A Reevaluation of the Manus Structure in Triceratops (Ceratopsia: Ceratopsidae)

  title={A Reevaluation of the Manus Structure in Triceratops (Ceratopsia: Ceratopsidae)},
  author={Shin-Ichi Fujiwara},
ABSTRACT A Triceratops, NSM PV 20379, excavated from the Upper Cretaceous Hell Creek Formation, Bowman County, North Dakota, USA, confirms the articulation of the right forearm. Detailed study of the forelimb anatomy presented here indicates the manus is in a semi-supinated orientation. This reconstruction is based upon the following morphology: the row of the metacarpals was arranged in an ‘L’-shape in proximal view, as is the distal articular surface of the forearm is in articulation; the… Expand
The postcranial skeleton of Vagaceratops irvinensis (Dinosauria, Ceratopsidae)
This study and other recent studies of ceratopsid postcrania suggest that potentially useful taxonomic variation is present in the number of dorsosacrals, size of the groove on the ventral surface of the sacrum, morphology of the last dorsal and dorsosACral ribs, and position of the fourth trochanter of the femur. Expand
New information on the rare horned dinosaur Arrhinoceratops brachyops (Ornithischia: Ceratopsidae) from the Upper Cretaceous of Alberta, Canada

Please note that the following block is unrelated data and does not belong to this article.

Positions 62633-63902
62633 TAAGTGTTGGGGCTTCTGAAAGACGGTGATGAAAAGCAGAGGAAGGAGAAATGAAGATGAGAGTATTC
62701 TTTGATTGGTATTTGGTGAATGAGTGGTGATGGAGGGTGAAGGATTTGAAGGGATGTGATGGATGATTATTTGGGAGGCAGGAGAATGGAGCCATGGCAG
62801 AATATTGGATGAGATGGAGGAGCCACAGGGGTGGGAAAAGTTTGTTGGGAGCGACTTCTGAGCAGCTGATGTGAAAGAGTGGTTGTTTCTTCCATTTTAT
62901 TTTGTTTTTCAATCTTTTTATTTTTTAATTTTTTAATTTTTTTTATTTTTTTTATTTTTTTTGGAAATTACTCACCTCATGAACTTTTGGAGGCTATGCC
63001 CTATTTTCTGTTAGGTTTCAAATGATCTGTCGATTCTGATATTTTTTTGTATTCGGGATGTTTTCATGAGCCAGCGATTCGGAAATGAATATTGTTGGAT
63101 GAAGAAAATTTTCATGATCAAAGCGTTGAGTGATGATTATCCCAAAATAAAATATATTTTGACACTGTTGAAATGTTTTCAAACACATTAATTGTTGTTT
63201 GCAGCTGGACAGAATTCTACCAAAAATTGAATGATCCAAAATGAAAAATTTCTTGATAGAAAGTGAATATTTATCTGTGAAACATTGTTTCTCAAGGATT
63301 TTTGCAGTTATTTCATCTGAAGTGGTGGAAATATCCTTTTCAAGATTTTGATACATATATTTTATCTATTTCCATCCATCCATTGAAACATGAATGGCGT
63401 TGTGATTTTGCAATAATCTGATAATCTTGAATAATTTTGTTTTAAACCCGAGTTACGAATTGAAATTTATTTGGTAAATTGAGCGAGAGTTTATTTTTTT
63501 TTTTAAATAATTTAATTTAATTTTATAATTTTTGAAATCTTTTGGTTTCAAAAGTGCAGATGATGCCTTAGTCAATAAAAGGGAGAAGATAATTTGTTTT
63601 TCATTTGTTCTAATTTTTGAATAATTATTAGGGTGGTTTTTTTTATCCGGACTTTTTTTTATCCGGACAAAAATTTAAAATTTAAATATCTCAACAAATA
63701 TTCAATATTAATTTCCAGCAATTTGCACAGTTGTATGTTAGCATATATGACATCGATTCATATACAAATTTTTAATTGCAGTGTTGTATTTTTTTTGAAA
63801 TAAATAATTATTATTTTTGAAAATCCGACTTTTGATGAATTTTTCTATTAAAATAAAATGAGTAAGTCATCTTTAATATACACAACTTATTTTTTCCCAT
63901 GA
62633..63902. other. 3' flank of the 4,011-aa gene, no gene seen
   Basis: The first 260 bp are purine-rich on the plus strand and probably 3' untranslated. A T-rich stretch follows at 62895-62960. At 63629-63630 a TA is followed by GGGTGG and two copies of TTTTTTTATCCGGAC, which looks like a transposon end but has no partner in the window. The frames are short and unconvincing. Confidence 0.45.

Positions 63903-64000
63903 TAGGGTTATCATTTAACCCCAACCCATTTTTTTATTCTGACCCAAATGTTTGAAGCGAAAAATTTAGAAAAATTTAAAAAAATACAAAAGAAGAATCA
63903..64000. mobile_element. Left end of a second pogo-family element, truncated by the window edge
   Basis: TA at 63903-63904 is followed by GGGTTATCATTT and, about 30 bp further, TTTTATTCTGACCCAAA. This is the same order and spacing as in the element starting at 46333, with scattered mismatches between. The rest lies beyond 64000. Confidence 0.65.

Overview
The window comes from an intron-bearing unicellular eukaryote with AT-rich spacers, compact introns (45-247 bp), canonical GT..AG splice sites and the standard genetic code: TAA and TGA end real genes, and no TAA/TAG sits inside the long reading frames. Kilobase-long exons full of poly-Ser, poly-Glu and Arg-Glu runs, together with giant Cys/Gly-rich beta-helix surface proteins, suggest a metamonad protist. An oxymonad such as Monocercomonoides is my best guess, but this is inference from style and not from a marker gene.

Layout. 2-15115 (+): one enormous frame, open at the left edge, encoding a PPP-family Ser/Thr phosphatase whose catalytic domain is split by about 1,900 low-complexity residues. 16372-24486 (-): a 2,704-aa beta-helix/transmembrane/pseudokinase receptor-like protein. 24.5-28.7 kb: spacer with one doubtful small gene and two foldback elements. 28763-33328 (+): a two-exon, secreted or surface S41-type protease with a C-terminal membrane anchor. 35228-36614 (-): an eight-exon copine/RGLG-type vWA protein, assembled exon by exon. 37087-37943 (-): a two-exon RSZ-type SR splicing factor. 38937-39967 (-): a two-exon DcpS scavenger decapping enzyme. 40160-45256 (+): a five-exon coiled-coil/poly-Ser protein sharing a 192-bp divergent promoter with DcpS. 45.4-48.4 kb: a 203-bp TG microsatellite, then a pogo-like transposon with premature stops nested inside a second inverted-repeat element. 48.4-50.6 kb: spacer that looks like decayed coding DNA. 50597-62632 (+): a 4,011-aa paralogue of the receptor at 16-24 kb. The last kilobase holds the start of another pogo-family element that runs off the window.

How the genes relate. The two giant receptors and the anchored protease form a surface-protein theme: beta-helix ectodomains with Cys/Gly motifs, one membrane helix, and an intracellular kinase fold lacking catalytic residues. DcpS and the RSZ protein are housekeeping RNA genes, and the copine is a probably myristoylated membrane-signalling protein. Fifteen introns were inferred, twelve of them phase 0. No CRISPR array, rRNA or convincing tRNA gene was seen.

Arrhinoceratops brachyops is a poorly understood chasmosaurine ceratopsid from the Upper Cretaceous Horseshoe Canyon Formation of Alberta, previously described on the basis of only a single skull.Expand
Forearm orientation in Hadrosauridae (Dinosauria: Ornithopoda) and implications for museum mounts
Skeletons of hadrosaurids (“duck-billed dinosaurs”) are usually mounted with palms facing caudally (posteriorly). To achieve this, the radius is articulated with the medial (ulnar) condyle of theExpand
Evidence for a Sauropod-Like Metacarpal Configuration in Ankylosaurian Dinosaurs
Ankylosaurian dinosaurs are armored, quadrupedal members of the ornithischian clade Thyreophora. Ankylosaurs are typically portrayed with the metacarpals slanted and distally divergent, with theirExpand
A Probable Neoceratopsian Manus Track from the Nanushuk Formation (Albian, Northern Alaska)
We report a likely neoceratopsian manus track from an exposure of the Nanushuk Formation along the Colville River in northern Alaska. The track described here containts the impressions of fiveExpand